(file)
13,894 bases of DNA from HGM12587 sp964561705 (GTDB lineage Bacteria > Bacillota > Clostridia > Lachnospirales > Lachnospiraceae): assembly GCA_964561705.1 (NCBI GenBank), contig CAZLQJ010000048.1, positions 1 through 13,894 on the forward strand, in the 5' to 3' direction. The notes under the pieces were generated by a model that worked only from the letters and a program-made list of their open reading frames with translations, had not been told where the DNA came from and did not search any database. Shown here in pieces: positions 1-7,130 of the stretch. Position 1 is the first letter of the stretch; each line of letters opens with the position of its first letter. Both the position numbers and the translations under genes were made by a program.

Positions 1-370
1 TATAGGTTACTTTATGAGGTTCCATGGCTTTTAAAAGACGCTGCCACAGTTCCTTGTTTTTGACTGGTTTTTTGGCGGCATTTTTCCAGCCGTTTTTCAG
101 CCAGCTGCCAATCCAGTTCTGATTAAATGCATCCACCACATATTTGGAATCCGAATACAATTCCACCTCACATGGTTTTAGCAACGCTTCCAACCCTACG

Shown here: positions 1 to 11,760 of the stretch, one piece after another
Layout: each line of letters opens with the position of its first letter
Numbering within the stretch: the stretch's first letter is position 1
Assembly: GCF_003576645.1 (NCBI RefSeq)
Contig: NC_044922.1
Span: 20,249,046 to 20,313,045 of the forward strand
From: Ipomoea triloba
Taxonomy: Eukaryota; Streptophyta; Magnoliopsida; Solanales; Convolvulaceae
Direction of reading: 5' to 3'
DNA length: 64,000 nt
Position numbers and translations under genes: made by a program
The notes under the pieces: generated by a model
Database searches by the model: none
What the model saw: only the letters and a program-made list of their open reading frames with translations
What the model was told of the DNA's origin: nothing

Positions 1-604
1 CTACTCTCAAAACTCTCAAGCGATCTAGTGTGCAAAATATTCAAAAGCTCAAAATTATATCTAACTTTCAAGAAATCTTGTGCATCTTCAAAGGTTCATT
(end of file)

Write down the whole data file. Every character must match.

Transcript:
13,894 bases of DNA from HGM12587 sp964561705 (GTDB lineage Bacteria > Bacillota > Clostridia > Lachnospirales > Lachnospiraceae): assembly GCA_964561705.1 (NCBI GenBank), contig CAZLQJ010000048.1, positions 1 through 13,894 on the forward strand, in the 5' to 3' direction. The notes under the pieces were generated by a model that worked only from the letters and a program-made list of their open reading frames with translations, had not been told where the DNA came from and did not search any database. Shown here in pieces: positions 1-7,130 of the stretch. Position 1 is the first letter of the stretch; each line of letters opens with the position of its first letter. Both the position numbers and the translations under genes were made by a program.

Positions 1-370
1 TATAGGTTACTTTATGAGGTTCCATGGCTTTTAAAAGACGCTGCCACAGTTCCTTGTTTTTGACTGGTTTTTTGGCGGCATTTTTCCAGCCGTTTTTCAG
101 CCAGCTGCCAATCCAGTTCTGATTAAATGCATCCACCACATATTTGGAATCCGAATACAATTCCACCTCACATGGTTTTAGCAACGCTTCCAACCCTACG

Shown here: positions 1 to 11,760 of the stretch, one piece after another
Layout: each line of letters opens with the position of its first letter
Numbering within the stretch: the stretch's first letter is position 1
Assembly: GCF_003576645.1 (NCBI RefSeq)
Contig: NC_044922.1
Span: 20,249,046 to 20,313,045 of the forward strand
From: Ipomoea triloba
Taxonomy: Eukaryota; Streptophyta; Magnoliopsida; Solanales; Convolvulaceae
Direction of reading: 5' to 3'
DNA length: 64,000 nt
Position numbers and translations under genes: made by a program
The notes under the pieces: generated by a model
Database searches by the model: none
What the model saw: only the letters and a program-made list of their open reading frames with translations
What the model was told of the DNA's origin: nothing

Positions 1-604
1 CTACTCTCAAAACTCTCAAGCGATCTAGTGTGCAAAATATTCAAAAGCTCAAAATTATATCTAACTTTCAAGAAATCTTGTGCATCTTCAAAGGTTCATT